Our A&A's designing works allows us to test all fabric tracing patterns methods.

But what are the tools used and what are they for? We will attempt to answer these questions in detail.

In sewing, drawing on fabric is a must for
1/ Report outline of your pattern and mark the seam lines
2/ Draw seam allowances which also correspond to the cut lines of your fabric
3/ Transpose the seam lines on the other fabric layers

Pencil, marker and chalk to draw on the fabric
What are the tools to draw on fabric?The fabric tracing is very important to mark the values seams and your pattern outline on your fabric and the sleeve marks, etc... There are many tools which can have a different use depending on the medium and the desired accuracy.

- The chalk: The most widespread drawing tool, the tailor chalk, available in several colors allows to produce moderately coarse lines on different colors fabrics at lower cost, available on a-et-a.com in 3 colors set: white, red and yellow. The chalk must be trimmed regularly to stay quite fine and accurate, it requires so a chalk sharpener (here blue).
- The chalk roulette: is generally used for wool but requests that the seam is carried out in the aftermath because the powder disappears quickly. Its layout is thinner than traditional chalk.
- The pencil: more accurate than chalk, pencil needs to be purchased in several colors to match different fabric colors. It too must be trimmed regularly with a pencil sharpener to gain accuracy.
- The mechanical pencil: may exist with more or less thick leads, the more accurate is the 0.9 mm mechanical pencil allowing, unlike chalk or pencil, a thin and precise line. It is ideal for drawing, there are some with thick chalk (here in red), white (here in purple, from Prym)or with pink, white and blue chalk refill (here in red and metal). The eraser can erase the lines directly, if not, as for chalk and pencil, the line goes in the wash.
- The fineliner: the fabric fineliner can have different thicknesses, those presented come from Clover, they have the advantage of a clear blue light marking but well visible which readily disappears with water.
- Lines marker : allows you to draw with a fabric that clearly marks the fold as wild silk. Is used for instance when you can not make pencil line because the fabric is clear or transparent (see our Clover model here).

roulettes pour tracage tissu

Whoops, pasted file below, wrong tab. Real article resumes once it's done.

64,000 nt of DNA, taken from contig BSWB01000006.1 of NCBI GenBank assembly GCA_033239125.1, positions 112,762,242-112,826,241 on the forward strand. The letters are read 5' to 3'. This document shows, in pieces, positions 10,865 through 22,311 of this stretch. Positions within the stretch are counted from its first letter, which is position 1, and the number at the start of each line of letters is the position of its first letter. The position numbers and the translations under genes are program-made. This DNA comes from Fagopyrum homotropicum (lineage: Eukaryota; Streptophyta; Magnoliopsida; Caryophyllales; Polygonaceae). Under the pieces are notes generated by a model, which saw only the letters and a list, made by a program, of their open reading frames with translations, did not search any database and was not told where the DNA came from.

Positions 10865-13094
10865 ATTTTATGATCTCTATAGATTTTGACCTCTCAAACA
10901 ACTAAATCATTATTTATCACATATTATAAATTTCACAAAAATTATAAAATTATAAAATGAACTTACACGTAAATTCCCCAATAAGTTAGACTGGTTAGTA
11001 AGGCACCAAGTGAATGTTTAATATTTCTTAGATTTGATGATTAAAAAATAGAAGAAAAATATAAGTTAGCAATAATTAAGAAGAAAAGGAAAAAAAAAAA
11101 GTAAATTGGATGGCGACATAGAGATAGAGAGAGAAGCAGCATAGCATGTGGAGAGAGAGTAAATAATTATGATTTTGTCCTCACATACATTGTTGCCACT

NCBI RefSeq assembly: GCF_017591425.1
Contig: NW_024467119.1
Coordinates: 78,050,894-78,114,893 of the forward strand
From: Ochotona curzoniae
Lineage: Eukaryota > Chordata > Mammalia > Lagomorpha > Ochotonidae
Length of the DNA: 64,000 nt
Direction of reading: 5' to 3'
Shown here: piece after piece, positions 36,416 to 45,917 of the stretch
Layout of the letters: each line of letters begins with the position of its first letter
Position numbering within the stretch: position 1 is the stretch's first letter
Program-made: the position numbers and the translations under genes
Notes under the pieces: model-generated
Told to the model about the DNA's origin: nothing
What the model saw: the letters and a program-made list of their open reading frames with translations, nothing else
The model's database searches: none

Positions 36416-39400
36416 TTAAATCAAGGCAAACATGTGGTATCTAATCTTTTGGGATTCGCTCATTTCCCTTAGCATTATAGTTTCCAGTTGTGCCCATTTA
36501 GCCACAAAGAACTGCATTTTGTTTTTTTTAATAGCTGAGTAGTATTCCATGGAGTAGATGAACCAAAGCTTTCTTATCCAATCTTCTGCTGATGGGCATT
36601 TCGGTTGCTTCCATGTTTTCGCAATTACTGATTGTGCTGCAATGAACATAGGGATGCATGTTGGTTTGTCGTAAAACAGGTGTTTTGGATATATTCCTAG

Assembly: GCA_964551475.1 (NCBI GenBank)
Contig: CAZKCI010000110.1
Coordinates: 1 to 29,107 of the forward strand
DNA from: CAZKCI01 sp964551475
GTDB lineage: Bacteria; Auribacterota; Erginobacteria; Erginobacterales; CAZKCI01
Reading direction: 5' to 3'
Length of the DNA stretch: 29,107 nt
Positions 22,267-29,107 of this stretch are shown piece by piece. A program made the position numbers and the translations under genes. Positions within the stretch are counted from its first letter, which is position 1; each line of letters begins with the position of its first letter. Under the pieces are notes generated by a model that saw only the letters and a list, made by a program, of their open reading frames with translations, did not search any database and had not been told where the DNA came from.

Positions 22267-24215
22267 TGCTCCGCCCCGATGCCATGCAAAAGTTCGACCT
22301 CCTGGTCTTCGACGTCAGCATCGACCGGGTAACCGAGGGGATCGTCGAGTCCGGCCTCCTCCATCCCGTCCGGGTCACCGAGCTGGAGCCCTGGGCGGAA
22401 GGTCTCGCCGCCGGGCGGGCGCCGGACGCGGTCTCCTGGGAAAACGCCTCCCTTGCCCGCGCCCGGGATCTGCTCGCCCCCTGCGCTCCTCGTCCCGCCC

Once the drawing done, it is important to copy the seam lines on the other fabric layers. You then use the famous roulette, carbon paper and a cutting board to avoid damaging your table.

Transposing seam lines with roulette

To transpose your sewing lines, you only need a cutting board, some carbon paper contrasting over your fabric and place over your fabric cut pieces to be transposed. You then draw your pattern layout with the roulette which will transpose the corresponding dots on the other fabric sheet through carbon paper.

We have several tools choices for this:

- Classic roulette : Vintage wooden fabric roulette. Handy roulette with a nice beech handle.
- The ergonomic roulette: Very nice because this roulette fits snugly to the hand. This is the roulette that we normally use in our design department.
- The double roulette: it is used with another method which consists in tracing first time the pattern outline along the seam allowance and then trace by hand, on the other side, the pattern outline.
- The carbon paper: essential to copy your pattern outline, the carbon paper is available in several large sheets of different colors (here 3 sheets 54 x 42 cm in red, white and blue). This copying paper allow to copy many outlines and can be used very long.
- The cutting board: thick media to protect your table, the cutting board allows all types of work: copying lines with roulette, cutting with rotary cutter, etc... Available in 2 sizes in a-et-a.com here.

Japanese rule and sewing patchwork

- The 50 cm sewing Japanese rule: essential element for all designers who respect themselves;). This 50 cm Japanese rule can easily transpose seam allowances on your fabric thanks to its in cm horizontal and vertical scales. Our Clover rule has even a 1.5 cm green contrast part corresponding to the seam allowance commonly used. Japanese rule is also essential for all pattern designings.
- The rectangular rule: very convenient for drawing parallel lines on the fabric because it maintains the fabric due to its large area, it also prevents the fabric from moving when drawing. It can also be very useful for rectangles paths and throught the fabric bias, it is ideal for patchwork work.

And you, what tracing tools do you use in sewing?